Tax reform: part 2. Bill moves to Senate where finance chairman sees few changes but need for tax increase
After a clumsy start, the drive to rewrite the nation's tax code is back on track. And it's beginning to look like a locomotive that won't be stopped until it reaches the President's desk. Senate GOP leaders predict the upper chamber will follow the House, which this week passed a tax-overhaul bill amid heavy pressure from President Reagan and House Democrats.
Sen. Bob Packwood (R) of Oregon, chairman of the Senate Finance Committee, says he expects to send a bill to the President next summer. He adds that the Senate version will vary only ``at the edges'' from the House version unless President Reagan leads the way for new revenues.
The highly independent Senate Republicans are sending a message that they will not necessarily toe the Reagan line when they take up the tax revision. They warn that the President's promises to make major changes in the House-passed bill may not be possible to fulfill, especially if there are no new taxes to make up for the loss in revenue.
Senate majority leader Robert Dole (R) of Kansas dubbed as ``lofty goals'' Reagan's promise to sign a tax bill only if it gives a $2,000 exemption to all taxpayers, restores some industry tax breaks, and sets a top individual tax bracket at 35 percent.
The House-passed version is less generous in each of those areas, but it continues a full deduction for state and local taxes that the Reagan administration opposes.
Senator Packwood says that ``there's no way we could make all of those changes,'' proposed by the President, ``and still have a bill that's revenue neutral.'' He adds that the House version is ``not all that bad'' on balance.
Packwood has long held that the Senate would follow the House and keep the popular state and local tax deduction. He says that ``if the President is assuming that the Senate is going to repeal'' it, then ``he's operating under a mistaken impression.''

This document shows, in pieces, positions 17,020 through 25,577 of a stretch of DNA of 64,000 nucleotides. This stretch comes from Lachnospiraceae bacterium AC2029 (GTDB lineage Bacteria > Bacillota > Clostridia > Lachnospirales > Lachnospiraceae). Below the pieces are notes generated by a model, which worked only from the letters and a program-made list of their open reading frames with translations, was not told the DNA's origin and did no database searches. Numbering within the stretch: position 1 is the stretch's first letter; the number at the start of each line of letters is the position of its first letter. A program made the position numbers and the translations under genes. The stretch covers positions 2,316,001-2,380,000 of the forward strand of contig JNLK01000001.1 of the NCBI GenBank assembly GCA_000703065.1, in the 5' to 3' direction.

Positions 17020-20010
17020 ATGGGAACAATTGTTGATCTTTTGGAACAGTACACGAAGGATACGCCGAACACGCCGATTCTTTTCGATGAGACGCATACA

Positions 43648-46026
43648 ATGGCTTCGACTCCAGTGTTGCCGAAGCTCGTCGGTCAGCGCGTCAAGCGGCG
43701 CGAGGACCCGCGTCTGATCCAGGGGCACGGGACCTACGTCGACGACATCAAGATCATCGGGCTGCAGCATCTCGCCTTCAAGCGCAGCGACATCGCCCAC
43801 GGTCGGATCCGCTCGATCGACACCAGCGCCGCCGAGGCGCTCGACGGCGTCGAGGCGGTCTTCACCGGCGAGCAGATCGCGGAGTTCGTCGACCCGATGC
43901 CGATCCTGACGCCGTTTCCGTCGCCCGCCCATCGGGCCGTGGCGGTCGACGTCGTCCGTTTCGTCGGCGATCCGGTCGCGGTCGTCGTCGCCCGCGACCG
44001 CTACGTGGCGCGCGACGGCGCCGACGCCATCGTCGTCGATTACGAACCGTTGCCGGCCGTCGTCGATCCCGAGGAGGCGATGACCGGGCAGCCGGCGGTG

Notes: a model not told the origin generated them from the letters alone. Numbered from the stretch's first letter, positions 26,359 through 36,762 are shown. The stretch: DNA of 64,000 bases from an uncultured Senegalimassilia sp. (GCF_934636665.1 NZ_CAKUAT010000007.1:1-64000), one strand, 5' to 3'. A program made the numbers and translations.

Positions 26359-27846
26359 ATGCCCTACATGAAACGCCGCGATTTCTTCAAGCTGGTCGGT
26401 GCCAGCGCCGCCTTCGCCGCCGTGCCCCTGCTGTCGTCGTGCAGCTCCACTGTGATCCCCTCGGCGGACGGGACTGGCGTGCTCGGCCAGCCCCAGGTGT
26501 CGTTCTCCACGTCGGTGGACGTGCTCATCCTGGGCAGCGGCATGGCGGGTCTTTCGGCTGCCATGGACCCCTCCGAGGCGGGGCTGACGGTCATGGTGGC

The state and local tax deduction costs the Treasury a whopping $166 billion over five years. Packwood suggests that the President would have to offer new taxes to pay for the tax breaks he proposes. ``He's going to have to take the lead on it,'' says the Finance Committee chairman.
Majority leader Dole acknowledges that it ``won't be easy,'' to pass a tax-overhaul bill in the Senate. The remark probably understates the challenge as the bill reaches his side of the Capitol. In the first place, Senate leaders have never been among the cheerleaders of President Reagan's bid to overhaul tax law.
One of the ironies of the tax issue is that its chief promoter outside the White House has been Dan Rostenkowski, a veteran Chicago Democrat and chairman of the House Ways and Means Committee. Representative Rostenkowski embraced tax reform as an issue and worked tirelessly to push a bill through the House, despite broad skepticism.
Strict House rules allowed Rostenkowski to strike deals in his committee and pass his bill intact on the House floor.
Now Packwood, who has never been enthusiastic about tax reform, moves to center stage.
The Senate process is free flowing. After the Finance Committee completes its draft, the bill can be almost entirely reshaped by amendments in the full Senate, with corps of lobbyists lining the hallways and watching every vote.
The tax overhaul will also be difficult in the Senate because the upper chamber is controlled by the GOP, which has not traditionally favored major tax reform.
Until Reagan launched his campaign on the issue, revenue reform was generally been a Democratic issue, aimed at shifting the tax burden from individuals to business.
House speaker Thomas P. O'Neill Jr. (D) of Massachusetts underscores that fact by declaring that the Democrats ``rescued tax reform from the jaws of big business Republicans.''
In fact, the chief concern of the GOP has been that the House version of tax reform would damage business and industry. Packwood says that the ``bulk'' of Senate Republicans oppose eliminating many business tax breaks. He says they want to bundle up the House-passed version and send it to Mr. Reagan with hopes he will veto it.
Packwood adds his own prediction: ``We're going to take this bill. We're going to change it as best we can. Whether or not it'll be changed to the satisfaction of the administration, I can't tell you now.